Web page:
02/07/2011 - More than 4 million women are diagnosed with osteoporosis every year, according to the Centers for Disease Control and Prevention. While the condition is very common, experts say that it doesn’t have to be, and that knowing the risk factors for the disease may help many women avoid low bone density and painful broken bones.
Liver disease associated with increased risk of death among diabetics
02/07/2011 - Individuals who have non-alcoholic fatty liver disease, or NAFLD, in addition to type 2 diabetes are significantly more likely to die from all causes, according to a new study from a team of Australian researchers.
Obesity increases risk of thyroid cancer for men and women alike, metastudy finds
02/04/2011 - A comprehensive survey of five previous research initiatives found that obesity increases the risk of thyroid cancer for both men and women.
Study: Medication used to treat breast cancer may hasten onset of osteoporosis
02/04/2011 - A team of American oncologists and bone health experts has found that a drug commonly prescribed for women may speed up bone loss and the onset of osteoporosis.
Low magnesium levels may increase the risk of complications in type 2 diabetics
02/04/2011 - A new study from a team of Brazilian researchers has found that low levels magnesium may worsen the symptoms of type 2 diabetes, as this often results in low levels of insulin and elevated blood sugar.
Cold virus associated with type 1 diabetes risk
02/04/2011 - People who have type 1 diabetes and prediabetes autoimmunity are 10 times more likely to be infected by the enterovirus, a microbe that causes everything from the common cold to meningitis and polio, than the general population, according to a new study from a team of Australian researchers.
Individuals with metabolic syndrome risk memory problems in addition to type 2 diabetes
02/03/2011 - Older individuals who have metabolic syndrome - a cluster of conditions which often leads to type 2 diabetes - may be at an increased risk of developing memory problems, according to a new study from a team of French researchers.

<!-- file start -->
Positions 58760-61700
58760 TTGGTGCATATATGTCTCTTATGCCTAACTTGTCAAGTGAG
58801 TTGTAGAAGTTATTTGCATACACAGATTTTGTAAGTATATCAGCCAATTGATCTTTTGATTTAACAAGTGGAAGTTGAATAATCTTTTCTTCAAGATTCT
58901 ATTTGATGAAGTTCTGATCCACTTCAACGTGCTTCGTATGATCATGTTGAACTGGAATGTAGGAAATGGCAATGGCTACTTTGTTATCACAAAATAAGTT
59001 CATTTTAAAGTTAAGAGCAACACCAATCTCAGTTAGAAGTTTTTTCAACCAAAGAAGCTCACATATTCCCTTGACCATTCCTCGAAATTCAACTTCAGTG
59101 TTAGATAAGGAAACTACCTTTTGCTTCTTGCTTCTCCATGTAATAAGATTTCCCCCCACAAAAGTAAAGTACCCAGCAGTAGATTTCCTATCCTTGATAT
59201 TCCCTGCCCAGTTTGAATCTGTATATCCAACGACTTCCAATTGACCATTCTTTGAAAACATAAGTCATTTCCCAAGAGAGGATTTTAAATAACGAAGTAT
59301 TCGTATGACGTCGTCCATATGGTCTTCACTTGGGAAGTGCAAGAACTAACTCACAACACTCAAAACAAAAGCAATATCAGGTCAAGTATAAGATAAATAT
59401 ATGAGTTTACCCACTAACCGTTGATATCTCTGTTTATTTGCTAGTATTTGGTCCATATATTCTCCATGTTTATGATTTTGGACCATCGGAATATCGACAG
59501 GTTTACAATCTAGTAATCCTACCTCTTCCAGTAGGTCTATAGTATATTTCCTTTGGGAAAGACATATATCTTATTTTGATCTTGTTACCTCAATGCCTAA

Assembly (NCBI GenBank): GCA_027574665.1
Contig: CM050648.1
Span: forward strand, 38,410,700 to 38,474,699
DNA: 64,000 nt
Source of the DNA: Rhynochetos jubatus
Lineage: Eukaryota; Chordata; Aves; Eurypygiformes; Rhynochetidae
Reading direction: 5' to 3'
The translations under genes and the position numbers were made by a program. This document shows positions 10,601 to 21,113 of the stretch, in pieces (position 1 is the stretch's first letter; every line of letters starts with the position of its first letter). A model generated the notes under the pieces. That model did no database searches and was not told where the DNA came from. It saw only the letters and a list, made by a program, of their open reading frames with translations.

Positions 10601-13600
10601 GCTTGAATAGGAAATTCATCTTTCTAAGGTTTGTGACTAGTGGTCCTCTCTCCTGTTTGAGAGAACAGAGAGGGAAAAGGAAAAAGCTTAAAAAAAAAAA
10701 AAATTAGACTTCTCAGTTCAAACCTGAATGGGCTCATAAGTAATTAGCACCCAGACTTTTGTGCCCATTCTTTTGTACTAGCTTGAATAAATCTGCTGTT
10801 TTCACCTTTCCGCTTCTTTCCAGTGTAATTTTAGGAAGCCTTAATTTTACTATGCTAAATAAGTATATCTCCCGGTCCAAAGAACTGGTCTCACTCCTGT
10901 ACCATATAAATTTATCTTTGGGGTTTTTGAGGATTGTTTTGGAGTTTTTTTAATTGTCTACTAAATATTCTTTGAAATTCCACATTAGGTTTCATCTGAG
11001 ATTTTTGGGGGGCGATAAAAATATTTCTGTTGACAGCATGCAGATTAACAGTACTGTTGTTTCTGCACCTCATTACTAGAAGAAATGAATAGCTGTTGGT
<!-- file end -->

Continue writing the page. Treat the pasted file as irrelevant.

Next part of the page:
Scans show effectiveness of medullary thyroid cancer treatment, experts say
02/03/2011 - Researchers have reported using positron emission tomography (PET) scans to determine the effectiveness of a new prescription treatment for medullary thyroid cancer.
Prescription osteoporosis treatment adds five years to life expectancy, researchers say
02/03/2011 - A study conducted in New South Wales, Australia, has determined that a prescription osteoporosis treatment not only reduces bone loss but appears to lengthen lifespan.
New dietary guidelines may curb rising diabetes rates
02/02/2011 - Earlier this week, the U.S. Food and Drug Administration released an updated list of dietary guidelines, which calls for vast reductions in the amount of fat and salt consumed by Americans. If followed closely, these guidelines may help halt skyrocketing type 2 diabetes rates.
Disease management programs help non-insulin-treated diabetic patients control their symptoms
02/02/2011 - A new disease management program developed by researchers at the University of California, San Diego has been shown to help individuals with type 2 diabetes lower their HbA1c levels, improve blood sugar control and improve overall quality of life, according to a new study.
EPA decides to regulate drinking-water chemical linked to thyroid cancer
02/02/2011 - The U.S. Environmental Protection Agency (EPA) recently announced that it has set a national standard for the allowable level of perchlorate, a chemical linked to thyroid cancer, in tap water.
Many men with osteoporosis risk factors do not meet minimum requirements for screening
02/02/2011 - A new case study conducted at the University of Kansas has determined that many men who present the risk factors of osteoporosis do not meet the Medicare guidelines for bone-mass density screening.
Researchers identify protein that is critical to insulin production
02/01/2011 - A team of researchers from the UK has identified a particular protein that plays a critical role in the release of insulin. The researchers believe that their findings could lead to improved treatments for individuals with type 2 diabetes.